~ 4 Level Diagnosis, which tracks the course of an Exterior disease caused by Heat as it travels inward towards the Heart
~ Organ-Bowel Diagnosis, which assigns symptoms and diseases to each of the organs of the body
~ Sanjiao Pattern Diagnosis, which classifies Damp-Heat diseases in terms of their location in the upper, middle or lower part of the body
~ Qi, Blood and Fluid Diagnosis, which is related to Organ-Bowel Diagnosis, but looks at irregularities in these vital substances of the body
In just this small bit alone, I’ve managed to tell you about six different ways to look at disease. There are others, too. Sometimes this makes our job easier, and sometimes harder. This is why I like to always come back to Eight Principle Diagnosis when I’m formulating my treatment plan. It keeps things as straightforward as possible, in my opinion.
Treating disease in Chinese medicine is like peeling an onion. Each layer reveals something a bit different. Sometimes it’s difficult to see one layer at a time. The more clear we can be on a diagnosis, the more effective we will be as practitioners. So, pick whichever paradigm resonates with you and stick to it. Get to know it inside and out. Use it until it is well worn. You will have an easier time formulating treatment plans, and if you are a clinician, your patients will thank you.
In my next post, I will start to talk about the herbs themselves, specifically the herbs Chinese and Western herbal medicine traditions share.
Posted by|21 December 2012
Eucalyptus essential oil is a wonderful staple for this time of year. A bottle graces the window sill of my bathroom all season long. Steam distilled from the leaves and twigs of the Eucalyptus globulus tree, this oil is clear or sometimes pale yellow, with a strong camphoraceous aroma that has a soft woody undertone. It feels thin when rubbed between the fingers and evaporates quickly.
Eucalyptus trees are native to Australia and the surrounding islands, but have been cultivated and can now be found worldwide in subtropical climates. There are over 20 species that are used to produce oil which can be divided into three types. Medicinal eucalyptus oils such as E. globulus have high contents of eucalyptol. Industrial eucalyptus oils have higher quantities of terpenes, and aromatic eucalyptus oils such as
Eucalyptus Lemon (E. citriodora).
Eucalyptol, also know as 1,8-cineole and cajuputol when it is found in cajeput oil, is an oxide that gives eucalyptus its expectorant properties. E. globulus usually contains around 70% of this constituent, but can contain anywhere between 54% and 95%.
Eucalyptus is mostly known for its expectorant and disinfectant/antibacterial properties. Around the house it can be added to cleaners and sanitizers, and makes an effective deodorizer for shoes (1 drop on a cotton ball placed in each shoe) and trashcans (1 drop directly into the can).
As an expectorant, eucalyptus oil can be added to an inhalation or diffuser blend, a massage oil, or a homemade ointment. If I think that I’m coming down with something or am feeling congested, I like to put a couple drops of eucalyptus oil directly on a wash cloth and place it in the bathtub while I’m taking a shower. The heat slowly releases the oil making a wonderful steam that clears and soothes the respiratory system.
To learn more about Eucalyptus oil visit our Lean More link here.
Next month look for my Guide to Dilutions!
Posted by|20 December 2012
Posted by|19 December 2012
I know, I know…those expensive, synthetically perfumed candles can be tempting with their bright colors and romantic promises of candy canes, apple pie, and evergreen cheer, but diffusing pure essential oils at home or work is a wonderfully natural way to fill your space with seasonal aromas. Here are a few of our favorite oils for this time of year, but feel free to experiment with a blend of your own!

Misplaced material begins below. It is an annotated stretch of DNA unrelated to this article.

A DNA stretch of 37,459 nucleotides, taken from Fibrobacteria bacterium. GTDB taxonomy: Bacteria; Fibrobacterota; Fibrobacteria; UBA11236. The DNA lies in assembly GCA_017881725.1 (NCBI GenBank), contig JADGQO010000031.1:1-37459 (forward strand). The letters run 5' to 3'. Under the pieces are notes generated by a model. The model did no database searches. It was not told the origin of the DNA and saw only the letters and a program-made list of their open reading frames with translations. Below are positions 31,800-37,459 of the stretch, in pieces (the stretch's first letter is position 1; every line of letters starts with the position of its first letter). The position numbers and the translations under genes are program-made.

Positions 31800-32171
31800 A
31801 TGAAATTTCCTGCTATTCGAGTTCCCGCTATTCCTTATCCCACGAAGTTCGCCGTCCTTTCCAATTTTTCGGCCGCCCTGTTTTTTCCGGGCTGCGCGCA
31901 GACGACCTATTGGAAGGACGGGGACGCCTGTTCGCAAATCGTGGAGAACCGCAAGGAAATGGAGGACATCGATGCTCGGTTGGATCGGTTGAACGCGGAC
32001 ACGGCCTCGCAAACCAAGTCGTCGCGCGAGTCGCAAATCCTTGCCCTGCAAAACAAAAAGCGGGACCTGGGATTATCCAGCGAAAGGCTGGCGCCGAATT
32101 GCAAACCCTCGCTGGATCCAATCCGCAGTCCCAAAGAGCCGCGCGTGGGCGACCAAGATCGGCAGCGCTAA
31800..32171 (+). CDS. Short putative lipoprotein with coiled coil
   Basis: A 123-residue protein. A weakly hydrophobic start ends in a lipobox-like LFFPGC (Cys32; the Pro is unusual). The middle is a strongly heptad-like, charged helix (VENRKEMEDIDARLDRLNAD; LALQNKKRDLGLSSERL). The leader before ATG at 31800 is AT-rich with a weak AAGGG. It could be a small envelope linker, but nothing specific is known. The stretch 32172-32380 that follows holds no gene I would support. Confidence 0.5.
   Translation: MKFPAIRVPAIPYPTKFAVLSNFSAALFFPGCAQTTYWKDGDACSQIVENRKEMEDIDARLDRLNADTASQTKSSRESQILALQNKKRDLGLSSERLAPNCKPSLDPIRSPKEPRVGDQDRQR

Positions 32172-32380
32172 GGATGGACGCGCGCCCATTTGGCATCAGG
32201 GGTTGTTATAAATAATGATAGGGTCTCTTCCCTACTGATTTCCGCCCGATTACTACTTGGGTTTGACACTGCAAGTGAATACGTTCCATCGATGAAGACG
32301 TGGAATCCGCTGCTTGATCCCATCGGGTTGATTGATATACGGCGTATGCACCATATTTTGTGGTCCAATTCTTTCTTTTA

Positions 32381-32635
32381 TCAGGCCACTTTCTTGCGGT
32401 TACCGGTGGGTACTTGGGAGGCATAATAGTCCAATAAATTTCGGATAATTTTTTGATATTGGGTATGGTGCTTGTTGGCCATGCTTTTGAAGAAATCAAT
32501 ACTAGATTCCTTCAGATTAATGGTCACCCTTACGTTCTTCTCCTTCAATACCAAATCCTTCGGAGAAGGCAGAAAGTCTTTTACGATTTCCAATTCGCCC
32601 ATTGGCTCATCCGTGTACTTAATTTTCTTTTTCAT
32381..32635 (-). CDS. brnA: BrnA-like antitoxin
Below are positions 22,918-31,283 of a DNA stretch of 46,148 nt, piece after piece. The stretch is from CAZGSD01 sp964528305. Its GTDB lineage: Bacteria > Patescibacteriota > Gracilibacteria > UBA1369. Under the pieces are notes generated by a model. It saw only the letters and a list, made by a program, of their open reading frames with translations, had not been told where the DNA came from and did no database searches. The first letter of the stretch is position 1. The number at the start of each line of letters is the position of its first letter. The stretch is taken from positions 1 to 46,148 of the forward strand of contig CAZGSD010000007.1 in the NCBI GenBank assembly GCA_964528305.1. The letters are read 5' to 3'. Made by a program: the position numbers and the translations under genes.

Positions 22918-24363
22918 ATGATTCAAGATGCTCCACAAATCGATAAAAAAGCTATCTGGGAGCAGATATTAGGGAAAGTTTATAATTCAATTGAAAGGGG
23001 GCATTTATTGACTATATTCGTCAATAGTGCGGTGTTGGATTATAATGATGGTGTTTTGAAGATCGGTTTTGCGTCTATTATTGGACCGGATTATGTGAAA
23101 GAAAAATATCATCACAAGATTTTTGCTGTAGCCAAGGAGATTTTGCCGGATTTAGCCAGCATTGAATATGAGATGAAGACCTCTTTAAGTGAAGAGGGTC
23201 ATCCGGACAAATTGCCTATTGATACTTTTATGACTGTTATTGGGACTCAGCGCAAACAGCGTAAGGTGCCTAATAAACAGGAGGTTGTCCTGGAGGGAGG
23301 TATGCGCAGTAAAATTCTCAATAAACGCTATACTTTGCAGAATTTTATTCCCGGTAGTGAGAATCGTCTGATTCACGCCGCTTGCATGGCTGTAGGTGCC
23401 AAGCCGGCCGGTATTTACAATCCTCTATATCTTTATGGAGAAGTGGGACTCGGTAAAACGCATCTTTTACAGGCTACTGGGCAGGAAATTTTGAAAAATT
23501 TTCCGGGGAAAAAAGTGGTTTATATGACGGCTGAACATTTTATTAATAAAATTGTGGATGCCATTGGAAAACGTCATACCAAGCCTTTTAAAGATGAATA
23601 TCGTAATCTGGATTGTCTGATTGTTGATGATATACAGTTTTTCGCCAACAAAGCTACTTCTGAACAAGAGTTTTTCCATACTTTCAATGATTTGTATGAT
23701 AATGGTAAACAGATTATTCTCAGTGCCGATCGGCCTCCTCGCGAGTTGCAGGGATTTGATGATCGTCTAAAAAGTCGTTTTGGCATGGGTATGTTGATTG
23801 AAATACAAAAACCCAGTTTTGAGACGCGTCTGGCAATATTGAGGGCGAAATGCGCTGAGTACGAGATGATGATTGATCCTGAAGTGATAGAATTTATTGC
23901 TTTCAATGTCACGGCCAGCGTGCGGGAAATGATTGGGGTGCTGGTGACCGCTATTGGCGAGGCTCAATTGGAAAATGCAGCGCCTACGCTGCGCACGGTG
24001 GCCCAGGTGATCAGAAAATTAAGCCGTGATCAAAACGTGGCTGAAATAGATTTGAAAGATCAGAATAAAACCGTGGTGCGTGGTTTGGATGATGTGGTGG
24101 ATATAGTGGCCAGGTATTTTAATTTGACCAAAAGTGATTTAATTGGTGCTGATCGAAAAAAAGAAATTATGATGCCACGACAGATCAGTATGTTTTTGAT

Douglas Fir ~ perfume of the Northwest forest, encourages family harmony
Frankincense ~ sweet and woody, said to improve memory
Myrrh ~ warm and earthy, revitalizes the spirit
Cinnamon ~ spicy and warming, relieves tension
Peppermint ~ fresh and cooling, stimulates and uplifts
Fill your essential oil diffuser reservoir with water. Add 5-6 drops of oil. Light a tea candle in the base of your diffuser and enjoy as your space fills with aroma! Making a little collection of essential oils along with a diffuser would make a sweet gift for the scent-lovers out there!
Posted by|17 December 2012
It’s that time of year again when noses are red and running, throats are scratchy, and ginger-onion-garlic soup is on the stove. Whether answering the phone at work, borrowing a pen at school, or grabbing a few groceries at the store, our immune systems are bombarded each day.
Sickies around us can be contagious even before a fever hits and germs continue to spread for up to 7 days. Since these sneaky little organisms far outnumber us, it’s just a matter of time before the tell-tale symptoms appear. Herbal formulas make wonderful alternatives because they can often help support your immune system before or during the sickness, rather than just masking the unpleasantness.
Here are three of my favorite recipes for your natural medicine cabinet:
Herbal Throat Spray
1 oz organic Echinacea tincture
1 oz Oregano tincture
2 tbsp raw local honey
Combine all ingredients into a glass spray bottle and shake vigorously. Say “ah” and spray 3 pumps into throat every hour or as needed. Store spray in the refrigerator for added cooling.
First Signs Formula
1 oz Echinacea tincture
1 oz Elderberry tincture
1 oz Red Root tincture
Combine all ingredients together in a 4oz glass dropper bottle and shake well. I like to take 3 droppers of this formula 3 times a day at the first signs of the occasional winter sniffles. This blend helps support your normal immune system functioning to ward off a developing sickness or to process it more quickly.
Winter Wellness Tea
1 part organic Eleuthero Root
½ part organic Ginger Root
½ part organic Elder Berries
¼ part organic Cinnamon Chips
¼ part organic Rosehips
Mix all ingredients together in a bowl. Gently simmer 1/3 cup of the blend in 1 quart of water for 30 minutes. Strain well, making sure to mash as much liquid as possible from the herbs using the back of a spoon. Wonderful with a little squeeze of lemon and honey!